indigenous peoples

As Kaliwa Dam project continues, IP leaders urge gov’t prioritize pandemic response

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As Kaliwa Dam project continues, IP leaders urge gov’t prioritize pandemic response

VOICING OUT. Agta-Dumagat-Remontado tribe leaders from General Nakar, Quezon and Tanay, Rizal raise their concerns about the construction of the Kaliwa Dam access road during the pandemic.

Leaders from the Agta-Dumagat-Remontado tribes in Quezon and Rizal question the government for allowing Chinese contractors to resume operations despite the lockdown

With strict quarantine measures already affecting their livelihood, indigenous people (IP) leaders in Quezon and Rizal provinces urged the government to prioritize giving aid to suffering communities instead of focusing on the Kaliwa Dam project.

Despite the worsening pandemic, construction of the access road leading to the planned reservoir in General Nakar town in Quezon is underway. This is despite the fact that the project pushed through without the prior consent of indigenous communities or an environmental clearance, according to Lean Miguel Novero, communications committee head of the STOP Kaliwa Dam Network.

Agta-Dumagat-Remontado tribe leaders from General Nakar, Quezon and Tanay, Rizal shared during a press conference commemorating World Indigenous People’s Day on Monday, August 10, how they are struggling to make ends meet during the pandemic.

They told about how the pandemic has added another layer to their suffering on top of their long-standing fight against the construction of the Kaliwa Dam.

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According to Conchita Calzado, traditional leader of the Katutubong Agta-Dumagat in Quezon, the emergency subsidy they received a month ago barely helped families get by during the pandemic.

“We don’t even know when the next [emergency subsidy] will come; we don’t have permanent sources of livelihood,” she said in Filipino.

She added that the members of their tribe heavily relied on vegetables they planted around their houses for their food during quarantine.

Even if they wanted to earn money from these vegetables, they have no one to sell them to. The situation has forced some IP families to limit their daily meals, Calzado said.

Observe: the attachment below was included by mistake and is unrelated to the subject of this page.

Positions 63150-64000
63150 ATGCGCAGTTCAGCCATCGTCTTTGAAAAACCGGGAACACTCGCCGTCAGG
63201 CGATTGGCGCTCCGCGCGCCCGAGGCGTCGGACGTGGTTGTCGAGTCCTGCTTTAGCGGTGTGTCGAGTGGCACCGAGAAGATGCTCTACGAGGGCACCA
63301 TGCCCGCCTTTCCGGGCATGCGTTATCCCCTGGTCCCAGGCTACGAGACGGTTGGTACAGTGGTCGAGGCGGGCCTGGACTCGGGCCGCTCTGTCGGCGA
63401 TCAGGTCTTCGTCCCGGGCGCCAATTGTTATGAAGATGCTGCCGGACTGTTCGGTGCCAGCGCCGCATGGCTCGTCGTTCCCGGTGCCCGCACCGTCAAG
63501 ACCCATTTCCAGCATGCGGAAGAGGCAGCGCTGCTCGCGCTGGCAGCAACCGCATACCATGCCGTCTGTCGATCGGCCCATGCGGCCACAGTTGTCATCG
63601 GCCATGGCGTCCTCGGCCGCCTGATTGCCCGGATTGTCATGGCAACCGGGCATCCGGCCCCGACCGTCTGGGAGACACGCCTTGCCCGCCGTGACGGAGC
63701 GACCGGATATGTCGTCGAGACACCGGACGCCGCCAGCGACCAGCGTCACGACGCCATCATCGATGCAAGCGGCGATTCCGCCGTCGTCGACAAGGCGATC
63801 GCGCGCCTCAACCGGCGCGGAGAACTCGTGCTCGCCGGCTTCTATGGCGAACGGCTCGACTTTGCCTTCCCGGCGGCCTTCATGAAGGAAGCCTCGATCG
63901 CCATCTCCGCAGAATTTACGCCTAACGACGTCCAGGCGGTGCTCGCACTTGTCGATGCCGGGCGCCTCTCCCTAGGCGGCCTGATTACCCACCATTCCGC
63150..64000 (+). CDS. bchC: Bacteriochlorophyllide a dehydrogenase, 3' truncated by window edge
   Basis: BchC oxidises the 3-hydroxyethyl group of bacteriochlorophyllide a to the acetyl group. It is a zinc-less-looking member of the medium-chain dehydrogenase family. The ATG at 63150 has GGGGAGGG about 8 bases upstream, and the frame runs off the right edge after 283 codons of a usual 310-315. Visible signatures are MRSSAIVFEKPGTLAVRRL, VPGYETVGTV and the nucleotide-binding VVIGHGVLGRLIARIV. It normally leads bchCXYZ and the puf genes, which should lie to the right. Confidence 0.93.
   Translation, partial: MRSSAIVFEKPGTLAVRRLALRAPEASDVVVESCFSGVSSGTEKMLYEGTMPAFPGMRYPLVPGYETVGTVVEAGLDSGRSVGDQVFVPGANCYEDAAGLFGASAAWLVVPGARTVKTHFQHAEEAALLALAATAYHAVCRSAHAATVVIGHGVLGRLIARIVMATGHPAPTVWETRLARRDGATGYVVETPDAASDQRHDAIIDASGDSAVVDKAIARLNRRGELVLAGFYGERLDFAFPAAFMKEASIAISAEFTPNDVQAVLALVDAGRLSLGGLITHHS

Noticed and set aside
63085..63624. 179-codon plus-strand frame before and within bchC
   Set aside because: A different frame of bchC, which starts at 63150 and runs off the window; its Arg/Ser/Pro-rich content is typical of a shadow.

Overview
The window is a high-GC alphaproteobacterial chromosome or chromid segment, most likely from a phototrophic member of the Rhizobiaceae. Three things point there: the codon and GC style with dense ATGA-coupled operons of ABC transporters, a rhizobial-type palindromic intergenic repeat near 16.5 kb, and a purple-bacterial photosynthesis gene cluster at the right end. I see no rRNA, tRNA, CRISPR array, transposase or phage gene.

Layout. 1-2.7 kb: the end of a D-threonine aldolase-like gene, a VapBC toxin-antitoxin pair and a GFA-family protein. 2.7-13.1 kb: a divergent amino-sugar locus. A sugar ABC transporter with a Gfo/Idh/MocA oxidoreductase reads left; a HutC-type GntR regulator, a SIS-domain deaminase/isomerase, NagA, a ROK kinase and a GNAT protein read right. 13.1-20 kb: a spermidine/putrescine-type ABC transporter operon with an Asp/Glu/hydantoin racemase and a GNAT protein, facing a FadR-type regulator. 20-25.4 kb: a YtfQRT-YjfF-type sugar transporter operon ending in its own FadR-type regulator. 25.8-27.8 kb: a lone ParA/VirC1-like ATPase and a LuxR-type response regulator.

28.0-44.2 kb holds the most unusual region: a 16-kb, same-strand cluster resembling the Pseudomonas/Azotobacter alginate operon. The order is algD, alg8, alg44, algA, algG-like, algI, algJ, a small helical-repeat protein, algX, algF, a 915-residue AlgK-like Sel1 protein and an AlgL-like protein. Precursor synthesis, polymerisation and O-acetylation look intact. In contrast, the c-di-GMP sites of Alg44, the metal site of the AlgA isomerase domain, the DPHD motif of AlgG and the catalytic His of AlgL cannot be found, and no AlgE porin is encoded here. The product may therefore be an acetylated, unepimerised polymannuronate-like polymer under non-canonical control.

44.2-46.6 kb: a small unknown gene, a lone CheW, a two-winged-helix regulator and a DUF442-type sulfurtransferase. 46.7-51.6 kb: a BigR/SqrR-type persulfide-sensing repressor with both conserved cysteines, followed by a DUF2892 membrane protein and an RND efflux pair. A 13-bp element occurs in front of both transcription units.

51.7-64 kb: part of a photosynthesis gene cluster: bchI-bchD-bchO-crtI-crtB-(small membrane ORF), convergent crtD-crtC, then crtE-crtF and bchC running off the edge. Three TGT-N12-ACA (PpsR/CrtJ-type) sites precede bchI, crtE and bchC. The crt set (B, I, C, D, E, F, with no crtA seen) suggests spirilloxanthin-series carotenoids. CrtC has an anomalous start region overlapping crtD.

Managed by the Metropolitan Waterworks Sewerage System (MWSS), the P12.2 billion Kaliwa Dam construction or the New Centennial Water Supply Project has been pushed by the government as the solution to Metro Manila’s water shortage, boasting how the dam can supply up to 600 million liters of water daily. 

“I hope we focus on solving simpler problems instead of focusing on the complicated implementation of projects [such as the Kaliwa Dam], especially if these projects would lead to environmental degradation,” Calzado said.

Renato Ybanez, president of the Samahang Uugit sa Karapatan ng mga Katutubong Dumagat-Remontado sa Lupang Ninuno in Tanay, Rizal, said that tribe members who wanted to fish were also barred from going to some bodies of water near the access road, citing quarantine regulations.

Ybanez added that locals have also been barred from entering or going near the access road construction site since 2018. 

IP leaders raised, however, how Chinese engineers and designers have been spotted in the construction sites in General Nakar to continue “studying” the area.

Calzado urged government to focus first on addressing the needs of the community rather than continuing the Kaliwa Dam project.

“Let us not focus on the implementation of the Kaliwa Dam project. Our current situation is that many of our members are left without their livelihoods; they only rely on the assistance from the government,” said Calzado